U.S. Veteran Affairs Department settles data breach case - The U.S. Department of Veterans Affairs (VA) has settled a class-action lawsuit resulting from a massive data breach that left 26.5 million active duty troops and veterans open to the risk of identity theft. http://www.scmagazineus.com/US-Veteran-Affairs-Department-settles-data-breach-case/article/126518/?DCMP=EMC-SCUS_Newswire

Three hospital worm infection dubbed 'substantive failure' - A worm attack that forced three London hospitals to shut down their computer networks late last year was entirely avoidable and represented a major failing by the organizations' IT staff, according to an independent review of the incident. http://www.theregister.co.uk/2009/02/02/nhs_worm_infection_aftermath/


Austin road sign warns motorists of zombies - An Austin road sign meant to warn motorists about road conditions instead read: "The end is near! Caution! Zombies ahead!" http://www.dallasnews.com/sharedcontent/dws/news/localnews/transportation/stories/013009dnmetzombies.1595f453.html

Hackers get into government jobs site - The database that stores users' information for the federal government's jobs Web site, USAJobs, has been hacked. Some account data, including user IDs, passwords, e-mail addresses, names and phone numbers was taken, according to an alert posted on the site. http://fcw.com/Articles/2009/02/02/Government-jobs-site-is-hacked.aspx

Techwatch weathers DDoS extortion attack - Techwatch is back online following a sustained denial of service attack that left the digital TV news site unavailable for two days earlier this week. The botnet-powered assault was accompanied by blackmail demands posted on the site's forum through compromised zombie machines. These threatening messages claimed the site was being carpetbombed with spurious traffic generated through a 9,000 strong botnet of compromised machines. http://www.theregister.co.uk/2009/01/30/techwatch_ddos/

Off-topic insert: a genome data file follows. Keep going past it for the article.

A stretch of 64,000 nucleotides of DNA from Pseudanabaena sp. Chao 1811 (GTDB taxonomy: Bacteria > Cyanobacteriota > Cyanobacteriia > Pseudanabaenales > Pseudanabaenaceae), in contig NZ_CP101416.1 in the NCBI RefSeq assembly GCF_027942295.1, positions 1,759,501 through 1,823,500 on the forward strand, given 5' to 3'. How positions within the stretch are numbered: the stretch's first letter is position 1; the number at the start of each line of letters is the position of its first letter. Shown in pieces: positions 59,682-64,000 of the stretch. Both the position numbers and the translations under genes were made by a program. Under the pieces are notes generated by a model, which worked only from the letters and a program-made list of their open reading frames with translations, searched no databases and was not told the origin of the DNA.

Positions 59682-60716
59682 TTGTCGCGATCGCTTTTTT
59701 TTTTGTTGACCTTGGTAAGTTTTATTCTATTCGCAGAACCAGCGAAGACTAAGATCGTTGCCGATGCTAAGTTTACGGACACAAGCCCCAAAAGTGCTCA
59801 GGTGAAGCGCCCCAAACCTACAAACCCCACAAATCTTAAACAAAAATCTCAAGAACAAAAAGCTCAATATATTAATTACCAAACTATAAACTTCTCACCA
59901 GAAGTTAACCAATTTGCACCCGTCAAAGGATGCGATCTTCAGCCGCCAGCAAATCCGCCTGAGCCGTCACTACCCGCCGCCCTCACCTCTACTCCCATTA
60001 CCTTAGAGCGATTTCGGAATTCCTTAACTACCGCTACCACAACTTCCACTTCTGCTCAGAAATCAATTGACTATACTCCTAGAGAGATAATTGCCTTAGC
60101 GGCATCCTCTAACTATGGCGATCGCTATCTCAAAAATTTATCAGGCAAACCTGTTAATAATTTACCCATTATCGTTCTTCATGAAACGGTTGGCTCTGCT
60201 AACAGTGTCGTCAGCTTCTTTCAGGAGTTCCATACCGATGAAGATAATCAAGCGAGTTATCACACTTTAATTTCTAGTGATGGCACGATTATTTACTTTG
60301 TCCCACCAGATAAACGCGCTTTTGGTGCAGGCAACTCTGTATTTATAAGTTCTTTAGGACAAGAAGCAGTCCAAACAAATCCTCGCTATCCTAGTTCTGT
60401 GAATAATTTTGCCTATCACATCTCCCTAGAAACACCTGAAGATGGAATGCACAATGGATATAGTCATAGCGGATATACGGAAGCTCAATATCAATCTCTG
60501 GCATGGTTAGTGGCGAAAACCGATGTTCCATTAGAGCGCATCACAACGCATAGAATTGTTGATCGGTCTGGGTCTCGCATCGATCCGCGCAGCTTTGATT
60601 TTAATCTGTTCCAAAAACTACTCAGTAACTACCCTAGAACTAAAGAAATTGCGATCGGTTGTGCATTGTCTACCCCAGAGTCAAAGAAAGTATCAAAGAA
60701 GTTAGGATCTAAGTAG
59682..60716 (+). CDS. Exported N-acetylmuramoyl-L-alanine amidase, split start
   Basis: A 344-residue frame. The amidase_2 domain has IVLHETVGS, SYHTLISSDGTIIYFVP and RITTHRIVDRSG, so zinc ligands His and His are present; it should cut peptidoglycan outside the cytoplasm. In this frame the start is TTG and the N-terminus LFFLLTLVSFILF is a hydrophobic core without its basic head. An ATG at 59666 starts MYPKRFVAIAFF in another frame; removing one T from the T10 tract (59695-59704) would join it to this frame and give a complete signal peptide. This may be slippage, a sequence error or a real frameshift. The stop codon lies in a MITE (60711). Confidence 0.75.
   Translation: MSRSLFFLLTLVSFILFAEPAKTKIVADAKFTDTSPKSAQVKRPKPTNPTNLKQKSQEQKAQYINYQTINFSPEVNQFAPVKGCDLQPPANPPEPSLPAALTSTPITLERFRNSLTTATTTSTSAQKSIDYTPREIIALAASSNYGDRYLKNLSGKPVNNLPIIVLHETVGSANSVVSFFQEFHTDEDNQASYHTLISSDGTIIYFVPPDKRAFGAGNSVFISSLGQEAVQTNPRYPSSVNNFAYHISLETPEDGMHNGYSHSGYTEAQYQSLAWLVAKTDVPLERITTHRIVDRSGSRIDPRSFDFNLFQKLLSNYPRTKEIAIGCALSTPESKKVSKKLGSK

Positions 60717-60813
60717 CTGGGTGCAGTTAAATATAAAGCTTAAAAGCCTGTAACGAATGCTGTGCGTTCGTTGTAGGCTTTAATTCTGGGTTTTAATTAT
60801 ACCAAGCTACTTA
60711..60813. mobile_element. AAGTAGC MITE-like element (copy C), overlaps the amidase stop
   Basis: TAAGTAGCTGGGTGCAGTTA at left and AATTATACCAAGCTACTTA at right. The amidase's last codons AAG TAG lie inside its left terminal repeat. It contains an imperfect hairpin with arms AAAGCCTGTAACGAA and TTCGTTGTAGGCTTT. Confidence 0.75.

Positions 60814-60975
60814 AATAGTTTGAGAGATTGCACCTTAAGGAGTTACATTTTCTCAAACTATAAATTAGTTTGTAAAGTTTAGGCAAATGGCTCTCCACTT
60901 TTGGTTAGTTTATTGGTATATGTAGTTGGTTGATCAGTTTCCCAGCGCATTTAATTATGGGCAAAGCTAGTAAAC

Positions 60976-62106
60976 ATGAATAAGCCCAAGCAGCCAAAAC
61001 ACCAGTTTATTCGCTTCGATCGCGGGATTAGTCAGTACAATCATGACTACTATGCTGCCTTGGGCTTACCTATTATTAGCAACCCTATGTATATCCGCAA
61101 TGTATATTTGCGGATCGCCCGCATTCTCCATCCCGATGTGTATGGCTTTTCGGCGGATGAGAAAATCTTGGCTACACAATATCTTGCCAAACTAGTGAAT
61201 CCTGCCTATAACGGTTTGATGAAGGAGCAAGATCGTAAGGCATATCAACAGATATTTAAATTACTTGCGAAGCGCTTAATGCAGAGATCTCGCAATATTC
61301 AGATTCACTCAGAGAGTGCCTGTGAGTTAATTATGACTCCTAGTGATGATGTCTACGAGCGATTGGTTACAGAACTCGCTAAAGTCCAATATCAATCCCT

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Financial institutions that advertise deposit products and services on-line must verify that proper advertising disclosures are made in accordance with all provisions of the regulations. Institutions should note that the disclosure exemption for electronic media does not specifically address commercial messages made through an institution's web site or other on-line banking system. Accordingly, adherence to all of the advertising disclosure requirements is required.

Advertisements should be monitored for recency, accuracy, and compliance. Financial institutions should also refer to OSC regulations if the institution's deposit rates appear on third party web sites or as part of a rate sheet summary. These types of messages are not considered advertisements unless the depository institution, or a deposit broker offering accounts at the institution, pays a fee for or otherwise controls the publication.

Disclosures generally are required to be in writing and in a form that the consumer can keep. Until the regulation has been reviewed and changed, if necessary, to allow electronic delivery of disclosures, an institution that wishes to deliver disclosures electronically to consumers, would supplement electronic disclosures with paper disclosures.

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We continue our series on the FFIEC interagency Information Security Booklet.  


Since security is primarily based on the encryption keys, effective key management is crucial. Effective key management systems are based on an agreed set of standards, procedures, and secure methods that address

! Generating keys for different cryptographic systems and different applications;
! Generating and obtaining public keys;
! Distributing keys to intended users, including how keys should be activated when received;
! Storing keys, including how authorized users obtain access to keys;
! Changing or updating keys including rules on when keys should be changed and how this will be done;
! Dealing with compromised keys;
! Revoking keys and specifying how keys should be withdrawn or deactivated;